Currently reading: Jaguar Land Rover committed to diesel powertrains
Diesel-fuelled PHEVs on the cards as the firm explores new ways of making its powertrains cleaner
Felix Page Autocar writer
News
2 mins read
3 July 2020

Jaguar Land Rover will continue to invest in diesel technology as it ramps up plans to electrify its model line-up and develop a hydrogen fuel cell vehicle. 

Product engineering boss Nick Rogers said, in light of the coronavirus pandemic: "We really believe that customers will be focused on being cleaner, safer and smarter than ever before. Electrification will become ever-more important, but potentially in a smart way.

"We really feel there's a real place - on long journeys - for our 'super-clean' diesels and our 'super-clean' gasolines. We believe that's a real, valid mode of transport."

Noting the sharp fall in oil prices during the pandemic, Rogers added: "We will continue to invest in clean diesels, as well as clean gasoline vehicles, BEVs and PHEVs to offer variety, because for a lot of people, the cleanest, most efficient way of transportation is still diesel or gasoline, and they can leverage doing that very efficiently."

Other manufacturers have largely spoken of their ambition to move away from combustion. Porsche recently removed all diesel powertrains from its line-up and parent company Volkswagen will begin development of its final combustion-powered vehicle in 2026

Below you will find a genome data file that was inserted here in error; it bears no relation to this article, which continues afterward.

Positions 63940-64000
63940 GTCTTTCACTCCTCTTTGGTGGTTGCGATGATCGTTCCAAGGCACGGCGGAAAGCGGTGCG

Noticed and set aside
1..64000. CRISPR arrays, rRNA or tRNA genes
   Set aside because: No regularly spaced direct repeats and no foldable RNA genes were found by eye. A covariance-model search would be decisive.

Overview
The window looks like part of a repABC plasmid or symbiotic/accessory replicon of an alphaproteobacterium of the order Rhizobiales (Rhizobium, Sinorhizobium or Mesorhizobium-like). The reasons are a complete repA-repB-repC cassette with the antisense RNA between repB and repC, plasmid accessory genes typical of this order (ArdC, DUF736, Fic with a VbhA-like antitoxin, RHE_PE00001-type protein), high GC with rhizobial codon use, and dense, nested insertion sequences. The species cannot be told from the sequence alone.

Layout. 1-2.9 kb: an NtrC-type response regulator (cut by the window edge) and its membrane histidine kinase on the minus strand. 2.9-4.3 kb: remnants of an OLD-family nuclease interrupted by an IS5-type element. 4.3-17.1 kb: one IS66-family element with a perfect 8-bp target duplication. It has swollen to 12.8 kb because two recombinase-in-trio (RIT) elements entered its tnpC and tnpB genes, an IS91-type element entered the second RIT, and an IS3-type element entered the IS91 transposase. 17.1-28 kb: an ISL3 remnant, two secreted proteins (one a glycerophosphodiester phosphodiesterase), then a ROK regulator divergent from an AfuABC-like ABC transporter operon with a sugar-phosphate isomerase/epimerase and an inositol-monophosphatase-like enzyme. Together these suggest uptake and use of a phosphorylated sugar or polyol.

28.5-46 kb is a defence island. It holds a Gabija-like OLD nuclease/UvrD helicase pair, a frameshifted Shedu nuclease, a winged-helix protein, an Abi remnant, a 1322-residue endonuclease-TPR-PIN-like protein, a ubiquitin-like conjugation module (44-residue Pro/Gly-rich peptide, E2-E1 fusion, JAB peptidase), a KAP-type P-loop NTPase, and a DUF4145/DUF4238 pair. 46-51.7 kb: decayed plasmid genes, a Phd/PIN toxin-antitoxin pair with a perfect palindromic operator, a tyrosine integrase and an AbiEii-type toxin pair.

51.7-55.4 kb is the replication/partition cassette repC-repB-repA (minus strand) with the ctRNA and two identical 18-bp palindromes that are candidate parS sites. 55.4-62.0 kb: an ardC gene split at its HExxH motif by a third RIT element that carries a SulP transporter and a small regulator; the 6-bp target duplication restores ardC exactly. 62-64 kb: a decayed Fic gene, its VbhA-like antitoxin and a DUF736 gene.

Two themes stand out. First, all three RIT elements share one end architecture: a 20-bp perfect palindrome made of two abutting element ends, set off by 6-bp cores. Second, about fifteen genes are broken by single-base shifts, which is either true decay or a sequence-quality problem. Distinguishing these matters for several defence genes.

But Rogers said there remains a place for diesel powertrains if they can be made more environmentally efficient. "If you can combine that with a PHEV, in normal or city usage, you can be completely clean and silent, as well, so you don't pollute the environment with noise." Currently, Jaguar Land Rover (JLR) offers just three models with a plug-in powertrain: the Range Rover, Evoque and Discovery Sport - all petrol powered. 

Although many of today's diesel cars are equipped with mild-hybrid technology, it is only Mercedes that has plug-in diesel powertrains currently on sale. The firm's C300 de and E300 de pair a 2.0-litre four-cylinder diesel motor with a 13.5kWh lithium ion battery for an electric-only range of between 30 and 34 miles, while the newly launched GLE 350 de ups that range to 61.5 miles with a 31.2kWh battery pack. 

JLR is advancing plans to transition to being a provider of mobility services in light of the pandemic. Rogers said that alongside making its powertrains more efficient, it is working to increase the use of recycled materials in its vehicles, improve the air quality in cabins and reduce 'the cognitive load' on drivers with assist functions like keyless entry. 

The company is developing a hydrogen powertrain in partnership with Delta Motorsport, Marelli Automotive Systems and UKBIC. With funding from the government-backed Advanced Propulsion Centre, JLR is working on a fuel cell premium SUV prototype - codenamed Zeus - that will offer a long range, quick refill times, off-road capability and a large towing capacity.